I want the Minister today to show me the body of evidence and research that shows how British compassion has been “cannibalised” by asylum seekers and by people like my mother and me. I want to see his evidence of damage to cohesion that genuine asylum seekers, never mind migrants, have inflicted on the UK. I suspect that we will find it has no substance. He needs to show why diversity is a weakness not a strength. Ironically, if the Government continue to argue that migration creates such problems, it should never by its own logic return a single refugee to any country that already has a significant migrant population—and that eliminates most of Europe and indeed Africa, including Rwanda.

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7-9 November – this week in the Lords

A short week in Parliament, with the short November recess starting on Thursday, but there’s plenty of Liberal Democrat interest.

Monday starts with the usual oral questions, this time including a question from Shas Sheehan regarding Government steps, as President of COP26, to acknowledge and address greenhouse gas emissions by developed countries, in the light of recent flooding in Pakistan.

The Seafarers’ Wages Bill receives its Third Reading, with Ros Scott from our benches expected to pursue the issue of how the legislation sits with international agreements in the maritime sector. So far, there’s been little sense that the Government gets this, but given their persistent disregard for such things, it’s unlikely that they’ll change their mind at this stage. And there’s Day 4 of the Committee Stage of the Northern Ireland Protocol Bill, with Jeremy Purvis, Alison Suttie, Sarah Ludford and Dee Doocey attempting to prevent a blatant power grab by the Government, allowing them to, effectively, rewrite the legisaltion as they go along.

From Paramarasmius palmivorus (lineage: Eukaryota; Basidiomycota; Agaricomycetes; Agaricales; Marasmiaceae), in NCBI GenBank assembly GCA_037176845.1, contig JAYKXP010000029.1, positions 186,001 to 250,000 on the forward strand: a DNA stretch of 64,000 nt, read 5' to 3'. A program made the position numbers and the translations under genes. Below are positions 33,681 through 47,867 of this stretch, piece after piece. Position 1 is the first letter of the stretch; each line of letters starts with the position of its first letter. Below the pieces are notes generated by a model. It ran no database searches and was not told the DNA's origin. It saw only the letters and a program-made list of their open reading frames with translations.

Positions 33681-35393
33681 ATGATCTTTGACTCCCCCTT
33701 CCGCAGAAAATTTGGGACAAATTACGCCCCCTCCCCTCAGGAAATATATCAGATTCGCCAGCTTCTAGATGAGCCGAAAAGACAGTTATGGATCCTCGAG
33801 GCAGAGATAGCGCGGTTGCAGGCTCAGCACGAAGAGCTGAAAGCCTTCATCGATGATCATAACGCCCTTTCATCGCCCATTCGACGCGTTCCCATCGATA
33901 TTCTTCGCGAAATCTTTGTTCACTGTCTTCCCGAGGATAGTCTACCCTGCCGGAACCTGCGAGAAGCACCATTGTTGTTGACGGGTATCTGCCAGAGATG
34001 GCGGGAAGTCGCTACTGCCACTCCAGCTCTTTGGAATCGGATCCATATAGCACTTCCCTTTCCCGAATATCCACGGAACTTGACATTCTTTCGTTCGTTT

In Grand Committee, the Electronic Trade Documents Bill has its Second Reading, with Chris Fox up for our benches.

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15 December 2020 – today’s press releases

  • Government’s failure to secure land at Holyhead for border checks is a shocking show of unpreparedness say Welsh Lib Dems
  • Labour’s failure to stand up for Wales and devolution in key amendment during Internal Market Bill is shocking say Welsh Lib Dems

Government’s failure to secure land at Holyhead for border checks is a shocking show of unpreparedness say Welsh Lib Dems

With just 16 days until the end of the transition period the UK Government has admitted it has failed to secure land at Holyhead to carry out the extra checks on vehicles entering the country leading to fears of gridlock in the area.

In answer to a question from Lib Dem Peer Roger Roberts the UK Government admitted that “No land has yet been purchased two potential sites have been identified in partnership with the Welsh Government and commercial discussions are under way.”

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Mike German writes: Democracy, digital technologies and trust